It was nearly winter in the Antarctic, the birthplace of storms, the windiest, coldest, most desolate place on Earth. A huge wave rose up behind, and the steering cables snapped. The boat flew down the face of the wave and Hooper unclipped his tether, the only thing holding him to the boat. "I did the one thing you're taught absolutely not to do," he says. The boat went all the way over, the masts burying into the water and the sea pouring over Hooper's head. He saw an enormous breaking wave, "a huge white cloud," like a ten-story building collapsing onto him. He was afraid to try to clip his safety tether back in, in case he missed. He had only a moment. So he clung to a pole instead, as the wave thudded on deck and covered him.
This was the price, finally. The planet can look small, and an adventure exciting. You can chart out detailed routes and plan to cover thousands of miles and many months. It can all seem so straightforward and plausible. But then you find yourself in one particular place at one particular time, and the world feels as vast as it is. You wait to find out whether you're going to die.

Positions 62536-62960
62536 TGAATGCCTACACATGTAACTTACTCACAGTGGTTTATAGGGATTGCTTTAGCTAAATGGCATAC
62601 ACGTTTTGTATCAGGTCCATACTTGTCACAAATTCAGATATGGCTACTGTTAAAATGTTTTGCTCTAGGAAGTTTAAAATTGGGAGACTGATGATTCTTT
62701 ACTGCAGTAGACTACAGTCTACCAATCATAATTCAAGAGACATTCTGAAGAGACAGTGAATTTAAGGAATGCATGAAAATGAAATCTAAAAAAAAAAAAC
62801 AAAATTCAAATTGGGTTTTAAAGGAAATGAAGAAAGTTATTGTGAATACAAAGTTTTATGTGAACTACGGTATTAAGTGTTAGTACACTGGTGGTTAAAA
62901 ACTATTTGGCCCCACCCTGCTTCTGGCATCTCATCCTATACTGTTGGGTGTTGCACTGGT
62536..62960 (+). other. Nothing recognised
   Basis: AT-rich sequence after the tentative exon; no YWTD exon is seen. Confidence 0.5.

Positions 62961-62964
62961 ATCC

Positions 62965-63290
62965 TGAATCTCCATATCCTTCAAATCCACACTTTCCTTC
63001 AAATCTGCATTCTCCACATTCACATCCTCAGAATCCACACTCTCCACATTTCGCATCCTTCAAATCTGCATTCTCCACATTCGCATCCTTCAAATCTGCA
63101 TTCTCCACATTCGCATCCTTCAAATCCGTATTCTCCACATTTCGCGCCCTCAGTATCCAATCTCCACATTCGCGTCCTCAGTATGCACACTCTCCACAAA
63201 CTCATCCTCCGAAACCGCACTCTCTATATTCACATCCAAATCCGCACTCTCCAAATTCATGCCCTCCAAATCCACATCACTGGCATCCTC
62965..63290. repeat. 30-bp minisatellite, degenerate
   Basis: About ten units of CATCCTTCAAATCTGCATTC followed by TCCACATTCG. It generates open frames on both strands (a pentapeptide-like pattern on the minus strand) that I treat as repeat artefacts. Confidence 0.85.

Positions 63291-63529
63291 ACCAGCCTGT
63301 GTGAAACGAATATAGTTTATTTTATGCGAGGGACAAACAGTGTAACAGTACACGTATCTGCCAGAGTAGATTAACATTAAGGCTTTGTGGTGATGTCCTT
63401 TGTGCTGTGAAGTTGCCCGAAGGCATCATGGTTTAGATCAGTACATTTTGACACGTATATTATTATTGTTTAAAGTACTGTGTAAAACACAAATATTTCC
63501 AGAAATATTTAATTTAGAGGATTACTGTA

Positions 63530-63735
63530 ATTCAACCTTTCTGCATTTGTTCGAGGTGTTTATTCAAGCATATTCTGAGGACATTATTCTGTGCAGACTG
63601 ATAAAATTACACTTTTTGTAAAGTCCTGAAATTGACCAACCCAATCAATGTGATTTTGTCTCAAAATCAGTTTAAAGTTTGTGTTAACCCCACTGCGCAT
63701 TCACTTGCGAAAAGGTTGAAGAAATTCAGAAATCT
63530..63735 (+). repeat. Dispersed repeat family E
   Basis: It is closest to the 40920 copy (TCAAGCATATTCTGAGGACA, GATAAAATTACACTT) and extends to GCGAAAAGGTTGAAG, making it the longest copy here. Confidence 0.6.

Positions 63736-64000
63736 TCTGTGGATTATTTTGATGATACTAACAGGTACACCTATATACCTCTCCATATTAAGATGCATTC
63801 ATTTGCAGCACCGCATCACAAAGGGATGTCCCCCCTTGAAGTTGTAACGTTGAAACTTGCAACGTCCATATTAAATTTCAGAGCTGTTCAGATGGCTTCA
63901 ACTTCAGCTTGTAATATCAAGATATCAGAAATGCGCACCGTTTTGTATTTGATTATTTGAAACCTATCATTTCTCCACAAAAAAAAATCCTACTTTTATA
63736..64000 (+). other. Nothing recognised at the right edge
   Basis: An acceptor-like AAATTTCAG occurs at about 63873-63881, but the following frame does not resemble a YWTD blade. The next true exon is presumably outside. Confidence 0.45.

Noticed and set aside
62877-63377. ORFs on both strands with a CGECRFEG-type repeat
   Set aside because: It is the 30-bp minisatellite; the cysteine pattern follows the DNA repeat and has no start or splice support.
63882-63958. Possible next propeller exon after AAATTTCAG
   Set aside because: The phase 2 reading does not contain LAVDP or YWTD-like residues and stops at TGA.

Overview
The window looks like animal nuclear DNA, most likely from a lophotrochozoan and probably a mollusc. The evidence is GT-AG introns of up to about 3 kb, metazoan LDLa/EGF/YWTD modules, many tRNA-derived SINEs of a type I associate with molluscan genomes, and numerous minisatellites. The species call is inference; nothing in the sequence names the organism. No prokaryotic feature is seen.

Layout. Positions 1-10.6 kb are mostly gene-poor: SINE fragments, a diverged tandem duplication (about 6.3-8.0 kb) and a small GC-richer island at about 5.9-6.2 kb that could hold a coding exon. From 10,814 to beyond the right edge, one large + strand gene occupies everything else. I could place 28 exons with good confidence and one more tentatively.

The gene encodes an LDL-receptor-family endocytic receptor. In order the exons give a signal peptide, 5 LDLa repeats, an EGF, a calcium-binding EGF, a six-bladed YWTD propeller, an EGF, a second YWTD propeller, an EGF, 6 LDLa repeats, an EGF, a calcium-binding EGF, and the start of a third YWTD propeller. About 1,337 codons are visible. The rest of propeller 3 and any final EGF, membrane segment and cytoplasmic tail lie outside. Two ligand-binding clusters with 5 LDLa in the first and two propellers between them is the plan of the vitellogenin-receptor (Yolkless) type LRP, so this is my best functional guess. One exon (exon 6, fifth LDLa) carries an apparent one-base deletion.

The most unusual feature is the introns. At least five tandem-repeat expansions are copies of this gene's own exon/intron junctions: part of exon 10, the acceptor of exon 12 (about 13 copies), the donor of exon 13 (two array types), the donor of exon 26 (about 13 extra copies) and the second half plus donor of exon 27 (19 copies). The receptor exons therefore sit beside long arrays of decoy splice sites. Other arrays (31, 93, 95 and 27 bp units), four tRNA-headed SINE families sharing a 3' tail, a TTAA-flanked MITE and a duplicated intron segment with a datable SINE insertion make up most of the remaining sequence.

Hooper clung to that pole, and when he looked up he saw "the Southern Ocean, where sky should have been." The boat wallowed and struggled to right itself, water pouring everywhere below. "It seemed like an eternity," he says.
But he got lucky. Somehow he held on. The keel slowly righted the boat, the bilge pump cleared the seawater from the hull, and that night under clear skies, Hooper watched the aurora australis, "bright green curtains flowing from one horizon to the other. A remarkable day."
Navigating without radar (lost in the storm), Hooper and Gauntlett sailed through the south geomagnetic pole on April 24, 2008, and arrived in Sydney on May 9, 409 days after setting out from Greenland. Their website, 180degrees.com, has had ten million hits, and they've had press coverage on five continents, including weekly TV back in the U.K. They've since given more than a hundred school talks, inspiring youth everywhere, as they'd planned to do. But most of all, they're still alive, still friends, and now at 21 have given us a glimpse of the wild ride this very small and terribly vast planet can provide to anyone who throws himself out there.
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